|Ceramic oil||Good in dry conditions.||Muc-Off C3 Ceramic Dry Chain Lube|
|Spray Lubricants||They are not good in any condition. Use “All Condition” WD-40 lube if you really want to use this brand.||WD-40 Multi-Use Lubricant Penetrant|
Can I Use WD40 on My Mountain Bike Chain?
The quick response to this is no. There is a lot of issue over whether or not you should lubricate your chain with WD-40. To begin, WD-40 stands for Water Displacement-40th Attempt, meaning the formula 40 was the 40th attempt. It is essentially a degreaser/solvent that is used to get items that are stuck moving again. It leaves a thin film of lubrication in the process. Before applying lubricant, first, apply degreaser, then wash the chain properly with soap and water.
Do not use WD40 on a mountain bike chain because it doesn't have enough grease to keep a bike chain running smoothly, and the little that it does have isn't of high enough quality which makes it unsuitable for a bicycle chain.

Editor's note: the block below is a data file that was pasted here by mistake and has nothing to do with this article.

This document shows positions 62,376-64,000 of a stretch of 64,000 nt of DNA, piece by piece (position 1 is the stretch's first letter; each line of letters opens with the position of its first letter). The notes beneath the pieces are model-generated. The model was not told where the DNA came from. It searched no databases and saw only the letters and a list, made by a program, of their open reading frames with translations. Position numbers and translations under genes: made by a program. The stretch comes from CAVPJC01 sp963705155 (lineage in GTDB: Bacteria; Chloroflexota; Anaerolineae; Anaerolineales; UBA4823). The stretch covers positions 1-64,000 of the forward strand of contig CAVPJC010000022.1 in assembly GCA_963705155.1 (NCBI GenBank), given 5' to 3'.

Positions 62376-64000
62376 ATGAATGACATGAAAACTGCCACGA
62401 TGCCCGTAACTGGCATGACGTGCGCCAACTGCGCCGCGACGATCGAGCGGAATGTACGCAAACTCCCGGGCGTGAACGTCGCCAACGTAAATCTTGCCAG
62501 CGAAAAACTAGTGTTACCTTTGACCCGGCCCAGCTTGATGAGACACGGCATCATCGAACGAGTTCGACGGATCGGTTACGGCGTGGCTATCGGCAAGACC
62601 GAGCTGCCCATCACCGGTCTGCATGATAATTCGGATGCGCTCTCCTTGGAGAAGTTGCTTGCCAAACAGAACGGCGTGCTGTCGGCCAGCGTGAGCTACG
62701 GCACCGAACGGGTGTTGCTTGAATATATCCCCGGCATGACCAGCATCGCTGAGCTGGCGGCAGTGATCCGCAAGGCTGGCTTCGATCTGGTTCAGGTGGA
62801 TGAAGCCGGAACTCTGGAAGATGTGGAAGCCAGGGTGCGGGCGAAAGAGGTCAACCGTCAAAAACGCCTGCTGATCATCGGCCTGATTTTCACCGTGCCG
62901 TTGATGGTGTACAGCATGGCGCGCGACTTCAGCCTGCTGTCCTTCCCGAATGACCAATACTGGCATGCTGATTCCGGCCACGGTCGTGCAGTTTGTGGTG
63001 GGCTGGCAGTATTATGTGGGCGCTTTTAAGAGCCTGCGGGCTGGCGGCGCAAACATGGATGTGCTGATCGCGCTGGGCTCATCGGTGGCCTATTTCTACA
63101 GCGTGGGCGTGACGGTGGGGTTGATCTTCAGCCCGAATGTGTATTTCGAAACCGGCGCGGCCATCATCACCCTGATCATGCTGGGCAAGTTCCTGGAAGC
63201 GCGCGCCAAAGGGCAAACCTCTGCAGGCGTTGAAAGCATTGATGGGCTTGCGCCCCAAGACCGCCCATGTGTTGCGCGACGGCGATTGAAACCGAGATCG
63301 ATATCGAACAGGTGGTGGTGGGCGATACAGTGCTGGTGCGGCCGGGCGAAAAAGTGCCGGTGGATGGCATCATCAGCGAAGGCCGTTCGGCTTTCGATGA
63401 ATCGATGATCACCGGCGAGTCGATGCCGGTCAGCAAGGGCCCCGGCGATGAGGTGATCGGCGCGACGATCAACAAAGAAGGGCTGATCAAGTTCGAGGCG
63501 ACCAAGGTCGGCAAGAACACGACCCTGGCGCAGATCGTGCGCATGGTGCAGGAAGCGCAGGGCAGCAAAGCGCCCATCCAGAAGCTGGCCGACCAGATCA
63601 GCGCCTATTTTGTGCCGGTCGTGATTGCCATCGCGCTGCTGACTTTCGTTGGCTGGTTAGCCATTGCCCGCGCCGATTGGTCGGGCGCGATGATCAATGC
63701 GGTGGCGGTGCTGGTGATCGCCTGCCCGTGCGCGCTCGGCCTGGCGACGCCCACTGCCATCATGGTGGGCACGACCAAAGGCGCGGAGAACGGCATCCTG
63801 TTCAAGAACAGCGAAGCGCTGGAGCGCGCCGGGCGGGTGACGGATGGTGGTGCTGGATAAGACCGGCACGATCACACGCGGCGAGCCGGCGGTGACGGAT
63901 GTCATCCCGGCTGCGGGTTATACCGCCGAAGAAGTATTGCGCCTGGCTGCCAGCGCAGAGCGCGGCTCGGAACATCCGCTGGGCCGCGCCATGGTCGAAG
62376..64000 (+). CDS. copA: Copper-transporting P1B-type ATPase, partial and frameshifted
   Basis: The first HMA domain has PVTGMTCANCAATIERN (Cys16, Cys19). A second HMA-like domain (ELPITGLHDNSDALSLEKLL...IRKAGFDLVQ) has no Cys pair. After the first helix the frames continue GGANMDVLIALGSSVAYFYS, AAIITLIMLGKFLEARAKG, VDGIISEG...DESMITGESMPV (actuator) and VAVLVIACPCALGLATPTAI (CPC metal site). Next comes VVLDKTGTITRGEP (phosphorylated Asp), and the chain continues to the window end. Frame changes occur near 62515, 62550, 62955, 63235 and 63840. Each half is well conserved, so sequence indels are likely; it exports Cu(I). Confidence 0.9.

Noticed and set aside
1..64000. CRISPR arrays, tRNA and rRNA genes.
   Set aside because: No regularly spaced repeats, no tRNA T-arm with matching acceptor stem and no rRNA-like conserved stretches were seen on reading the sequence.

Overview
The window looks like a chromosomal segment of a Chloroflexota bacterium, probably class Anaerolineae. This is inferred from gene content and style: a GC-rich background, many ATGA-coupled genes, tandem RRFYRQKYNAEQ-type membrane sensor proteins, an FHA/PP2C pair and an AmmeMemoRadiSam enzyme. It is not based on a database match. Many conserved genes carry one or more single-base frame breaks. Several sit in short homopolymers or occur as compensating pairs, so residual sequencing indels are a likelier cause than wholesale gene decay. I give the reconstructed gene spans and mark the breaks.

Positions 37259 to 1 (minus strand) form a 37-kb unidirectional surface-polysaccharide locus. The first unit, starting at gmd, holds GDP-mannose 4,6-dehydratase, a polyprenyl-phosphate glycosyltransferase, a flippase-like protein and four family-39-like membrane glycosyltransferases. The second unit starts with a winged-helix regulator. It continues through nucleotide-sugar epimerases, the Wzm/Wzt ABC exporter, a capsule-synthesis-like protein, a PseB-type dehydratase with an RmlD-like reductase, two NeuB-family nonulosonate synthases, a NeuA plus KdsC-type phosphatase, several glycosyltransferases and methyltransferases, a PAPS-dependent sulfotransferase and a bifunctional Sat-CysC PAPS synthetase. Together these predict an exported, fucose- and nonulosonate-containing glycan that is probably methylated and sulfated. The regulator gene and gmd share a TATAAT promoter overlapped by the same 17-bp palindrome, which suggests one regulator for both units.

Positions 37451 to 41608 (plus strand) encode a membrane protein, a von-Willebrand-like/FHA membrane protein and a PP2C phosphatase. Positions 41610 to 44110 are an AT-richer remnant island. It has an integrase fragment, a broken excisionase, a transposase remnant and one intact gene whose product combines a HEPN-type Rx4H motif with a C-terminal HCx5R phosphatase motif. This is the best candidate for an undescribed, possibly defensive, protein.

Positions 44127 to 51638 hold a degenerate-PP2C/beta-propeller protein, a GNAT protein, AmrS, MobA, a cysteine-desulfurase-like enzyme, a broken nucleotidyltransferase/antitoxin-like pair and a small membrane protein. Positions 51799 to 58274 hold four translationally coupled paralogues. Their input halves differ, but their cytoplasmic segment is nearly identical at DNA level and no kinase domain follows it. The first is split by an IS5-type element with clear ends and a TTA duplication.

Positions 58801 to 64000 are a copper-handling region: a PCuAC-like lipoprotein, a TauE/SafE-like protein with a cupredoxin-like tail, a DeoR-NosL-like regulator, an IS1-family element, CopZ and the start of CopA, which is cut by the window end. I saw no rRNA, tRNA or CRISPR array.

You can find out more about proper chain maintenance and why not to use WD-40 here in this article by Devin Bovee at Stevens Bicycles, who is a member of the Fresno Cycling Club.
Should Proper Mountain Bike Chain Maintenance Include Gear Maintenance?
Because the gears work along with the chain it would be a good idea to maintain the gears as well. Failing to maintain the gears of your mountain bike would make your mountain bike chain maintenance pointless.
Mountain bike gears should be cleaned as part of chain maintenance because dirt on the gears will transfer to the chain and affect gear shifting and pedaling. First clean and lubricate the inner cable, then clean the front and back mechanical parts, and clean the cassette. Clean the front components of the bike and the rear parts before lubricating them.
Step 1. Clean and Lubricate the Inner Cable.